Who disapproves of onshore wind? The DECC survey of UK public attitudes that I referred to in the previous post allows us to drill down into the personal characteristics of all those who oppose wind turbines on land. (Thank you to the statisticians for making this possible). Analysis shows that perhaps the most important predictor of someone’s attitude to wind power is their age: opposition to wind barely registers among the under 45s but then rises sharply. By contrast, whether someone lives in a rural area or a city has little impact. The regular survey of attitudes to energy issues interviewed over 2,000 randomly-selected people in March. Of these, 248 either ‘strongly opposed’ or ‘opposed’ wind turbines on land, about 12% of those involved in the survey. A couple of commenters on this web site couldn’t believe these numbers and suggested that those surveyed were unrepresentative of the UK population. This prompted me to look a little more deeply into the other responses of the interviewees opposed to wind.
First, are those unhappy with wind more likely to be anthropogenic climate change sceptics? Yes, 16% of all those surveyed thought that climate change didn’t exist, or was mainly naturally caused. Among those opposed to wind, the number was over twice as high at about 34%. But this can be put another way; only 24% of those who think that climate change isn’t manmade oppose onshore wind.
Social class has little impact. 11% of ABC1s are opposed to wind turbines on land against 13% of C2DEs. The highest percentage of opponents are among As (23%, but numbers are too small to be relied on) and Es (15%)
Whether someone lives in a large town or city (about three quarters of those in the survey) or in a more rural area (one quarter) is not a particularly good predictor of opposition. 11% of urbanites are anti-wind compared to 15% in the country. The simple view that rural dwellers are against wind turns out not to be really true.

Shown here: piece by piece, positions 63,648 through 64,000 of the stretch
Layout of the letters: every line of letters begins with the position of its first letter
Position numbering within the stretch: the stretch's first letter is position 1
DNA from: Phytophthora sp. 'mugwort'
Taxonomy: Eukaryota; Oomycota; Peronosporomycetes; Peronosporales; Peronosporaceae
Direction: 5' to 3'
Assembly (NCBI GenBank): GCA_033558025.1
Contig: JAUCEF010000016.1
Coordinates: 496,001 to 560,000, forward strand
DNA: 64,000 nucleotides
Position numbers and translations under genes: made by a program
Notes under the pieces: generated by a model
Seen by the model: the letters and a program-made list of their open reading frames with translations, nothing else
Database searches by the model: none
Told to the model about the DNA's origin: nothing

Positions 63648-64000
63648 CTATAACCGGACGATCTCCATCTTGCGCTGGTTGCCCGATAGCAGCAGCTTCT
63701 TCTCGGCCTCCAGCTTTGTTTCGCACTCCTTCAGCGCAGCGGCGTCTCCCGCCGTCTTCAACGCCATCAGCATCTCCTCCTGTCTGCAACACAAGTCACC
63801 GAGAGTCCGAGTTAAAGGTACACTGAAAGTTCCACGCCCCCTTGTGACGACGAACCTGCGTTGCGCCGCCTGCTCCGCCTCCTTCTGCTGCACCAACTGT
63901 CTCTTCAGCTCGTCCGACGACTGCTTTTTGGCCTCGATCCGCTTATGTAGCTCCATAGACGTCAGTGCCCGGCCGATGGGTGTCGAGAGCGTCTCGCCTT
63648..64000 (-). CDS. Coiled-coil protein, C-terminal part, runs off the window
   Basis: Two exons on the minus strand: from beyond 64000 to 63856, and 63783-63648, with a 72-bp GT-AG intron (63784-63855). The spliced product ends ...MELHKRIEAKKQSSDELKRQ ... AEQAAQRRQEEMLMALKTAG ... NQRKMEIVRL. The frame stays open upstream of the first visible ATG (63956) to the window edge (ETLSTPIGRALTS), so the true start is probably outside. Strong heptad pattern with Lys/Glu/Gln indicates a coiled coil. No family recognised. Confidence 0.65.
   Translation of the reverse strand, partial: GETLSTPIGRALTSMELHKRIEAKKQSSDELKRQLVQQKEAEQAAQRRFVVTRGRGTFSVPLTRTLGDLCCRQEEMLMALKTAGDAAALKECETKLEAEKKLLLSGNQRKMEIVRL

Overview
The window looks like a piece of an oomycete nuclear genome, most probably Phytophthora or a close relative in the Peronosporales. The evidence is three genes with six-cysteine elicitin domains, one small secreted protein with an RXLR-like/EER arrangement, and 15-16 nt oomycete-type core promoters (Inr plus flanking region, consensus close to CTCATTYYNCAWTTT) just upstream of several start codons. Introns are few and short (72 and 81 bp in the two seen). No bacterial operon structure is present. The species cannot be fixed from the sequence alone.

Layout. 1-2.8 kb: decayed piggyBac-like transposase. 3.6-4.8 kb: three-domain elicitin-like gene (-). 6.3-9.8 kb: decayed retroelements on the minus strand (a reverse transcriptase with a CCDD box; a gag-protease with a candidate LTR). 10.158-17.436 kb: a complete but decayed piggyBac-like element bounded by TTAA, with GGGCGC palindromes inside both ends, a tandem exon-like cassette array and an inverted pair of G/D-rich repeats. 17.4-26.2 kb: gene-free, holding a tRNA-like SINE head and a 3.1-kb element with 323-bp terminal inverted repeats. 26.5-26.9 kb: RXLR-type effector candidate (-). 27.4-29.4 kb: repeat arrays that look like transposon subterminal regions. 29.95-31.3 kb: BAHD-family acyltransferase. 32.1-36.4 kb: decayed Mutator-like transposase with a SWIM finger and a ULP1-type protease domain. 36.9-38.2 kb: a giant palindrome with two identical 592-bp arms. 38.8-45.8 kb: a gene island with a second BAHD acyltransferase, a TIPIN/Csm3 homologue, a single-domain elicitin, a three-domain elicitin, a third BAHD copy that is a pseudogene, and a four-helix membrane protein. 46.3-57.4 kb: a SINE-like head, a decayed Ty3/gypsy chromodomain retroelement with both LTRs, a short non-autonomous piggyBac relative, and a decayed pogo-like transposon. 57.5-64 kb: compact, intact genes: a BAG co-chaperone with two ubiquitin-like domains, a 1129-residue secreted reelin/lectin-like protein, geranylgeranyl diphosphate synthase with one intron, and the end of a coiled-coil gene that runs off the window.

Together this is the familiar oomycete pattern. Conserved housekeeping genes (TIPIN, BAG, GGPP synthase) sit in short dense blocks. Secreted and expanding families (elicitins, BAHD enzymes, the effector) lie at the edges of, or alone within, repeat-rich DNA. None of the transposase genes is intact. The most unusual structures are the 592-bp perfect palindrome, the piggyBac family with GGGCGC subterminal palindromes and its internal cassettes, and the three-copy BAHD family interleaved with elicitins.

Age does matter. Less than 5% of those under 44 are against onshore wind turbines compared to 25% of those aged over 65. Five-fold differences in a social survey like this are very unusual.
Does anybody know why this is??
While doing this little bit of work, I noticed a surprising anachronism in the data. The percentage of people confident in the existence of man-made climate change has tended to fall. Only 35% of respondents say that climate change is mainly or entirely caused by human activity, down from 38% two years ago. (But almost half believe that climate change is caused ‘partly by natural processes and partly by human activity’ and this percentage has risen).
But despite the growing uncertainty about the anthropogenic source of global warming, far more people now rate climate change as one of the top three problems facing Britain. 22% in the latest wave of research compared to only 10% just two years ago. This is a very striking increase - floods and gales have had an effect.
Those opposed to onshore wind were almost as likely to see climate change as a top 3 challenge as the average respondent. 17% of the anti-wind group were in this camp compared to 22% of all those interviewed. Another surprise?